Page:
Visual evoked potentials in Duchenne muscular dystrophy
Benoff, Keith Richard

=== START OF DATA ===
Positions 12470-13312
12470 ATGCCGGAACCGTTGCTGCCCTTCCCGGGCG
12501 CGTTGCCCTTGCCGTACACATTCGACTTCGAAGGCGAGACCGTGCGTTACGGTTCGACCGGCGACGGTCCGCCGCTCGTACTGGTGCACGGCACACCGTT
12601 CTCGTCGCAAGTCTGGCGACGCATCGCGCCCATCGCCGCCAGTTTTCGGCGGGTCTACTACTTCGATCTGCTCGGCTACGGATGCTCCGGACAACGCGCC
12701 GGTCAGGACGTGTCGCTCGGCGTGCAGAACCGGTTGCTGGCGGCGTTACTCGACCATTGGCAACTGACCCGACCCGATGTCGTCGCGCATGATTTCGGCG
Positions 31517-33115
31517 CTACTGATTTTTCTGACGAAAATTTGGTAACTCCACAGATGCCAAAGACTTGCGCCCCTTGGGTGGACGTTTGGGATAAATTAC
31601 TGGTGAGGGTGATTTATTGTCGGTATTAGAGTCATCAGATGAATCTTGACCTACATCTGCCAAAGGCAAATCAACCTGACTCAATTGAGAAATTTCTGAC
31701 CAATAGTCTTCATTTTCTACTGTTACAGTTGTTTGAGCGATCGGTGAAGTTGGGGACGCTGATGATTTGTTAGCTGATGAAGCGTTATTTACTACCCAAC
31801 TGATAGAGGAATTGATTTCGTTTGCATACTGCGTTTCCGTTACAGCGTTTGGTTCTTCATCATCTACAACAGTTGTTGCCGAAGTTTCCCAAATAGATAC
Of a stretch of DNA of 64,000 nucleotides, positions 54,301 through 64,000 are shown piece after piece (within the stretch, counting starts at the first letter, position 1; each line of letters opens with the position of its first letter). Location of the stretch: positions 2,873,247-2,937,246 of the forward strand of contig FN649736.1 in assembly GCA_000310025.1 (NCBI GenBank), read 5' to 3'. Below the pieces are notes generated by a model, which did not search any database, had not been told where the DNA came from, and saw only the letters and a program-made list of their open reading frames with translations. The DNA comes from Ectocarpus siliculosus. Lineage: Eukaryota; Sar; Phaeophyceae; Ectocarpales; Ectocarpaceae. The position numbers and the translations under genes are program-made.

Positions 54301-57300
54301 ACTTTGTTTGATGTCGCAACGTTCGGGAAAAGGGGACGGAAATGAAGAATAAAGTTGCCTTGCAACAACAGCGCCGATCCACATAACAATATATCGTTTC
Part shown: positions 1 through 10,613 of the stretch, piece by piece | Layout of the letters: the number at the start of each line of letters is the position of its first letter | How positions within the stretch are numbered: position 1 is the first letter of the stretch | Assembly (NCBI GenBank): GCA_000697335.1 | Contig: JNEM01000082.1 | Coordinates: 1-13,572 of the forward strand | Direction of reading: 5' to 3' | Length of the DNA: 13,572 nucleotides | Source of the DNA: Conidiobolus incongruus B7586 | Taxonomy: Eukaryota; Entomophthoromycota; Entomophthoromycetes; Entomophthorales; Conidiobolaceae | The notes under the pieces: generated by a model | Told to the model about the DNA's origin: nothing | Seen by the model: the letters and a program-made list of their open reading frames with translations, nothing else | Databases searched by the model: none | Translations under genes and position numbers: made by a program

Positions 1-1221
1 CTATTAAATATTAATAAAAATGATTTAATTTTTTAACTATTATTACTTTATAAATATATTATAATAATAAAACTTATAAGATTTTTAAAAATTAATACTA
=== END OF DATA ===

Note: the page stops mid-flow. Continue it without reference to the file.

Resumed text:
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Visual evoked potential (VEP) research is a means of acquiring a better understanding of the neural processing of visually-presented information. The VEP is a noninvasive electrophysiological measurement to visual stimulation. The response is the individual's neuronal activity in the form of small electrical currents giving rise to electrical potentials measured off the scalp.;Transmission of vision information in individuals with Duchenne muscular dystrophy (DMD) has been evaluated with electroretinograms (ERGs), including Cibis, Fitzgerald, Harris, Rothberg, & Rupani (1993); DeBecker, Dooley, & Tremblay (1993) & Fitzgerald, Cibis, Giambrone, & Harris, 1994; Pillers, Weleber, Green, Rash, Dally, Howard, Powers, Hood, Chapman, Ray, & Woodward (1999). Whereas the electroretinogram measures the response at the retinal level, the VEP extends beyond, into cortical regions.;ERGs of individuals with DMD with a deletion on the dystrophin gene downstream of exon 44 from the ERG of individuals with no neurologic disorder. These studies demonstrate an ON pathway deficit, as the prominent b-wave is missing. The goal of this study was to ascertain whether their VEPs as well, and if the difference resembles that of the ERG difference.;Eight children with DMD were compared to eight age-matched children with no neurologic disorder. A bright isolated-check luminance contrast condition (driving the ON pathway) elicited lower amplitudes and signal-to-noise ratios for the DMD group, but the shape of the function was similar for both groups. A bright isolated check-size sweep evidenced lower amplitude at low and moderate spatial frequencies. A dark isolated-check luminance contrast condition (driving the OFF pathway) did not elicit any differences between the two groups, while the dark isolated check-size sweep elicited differences only at two lower spatial frequencies. Differences for both check-size sweeps at lower spatial frequencies reflects cortical inhibition, whereas the differences for the bright contrast condition and moderate spatial frequencies of the bright check-size sweep reflects a lack of input from the Magnocellular-ON pathway. Conventional and swept-parameter transient conditions revealed significantly lower magnitude-squared coherence estimates for the DMD group then the age-matched control group for the middle frequency harmonics, and smaller differences for the lower harmonic frequencies.
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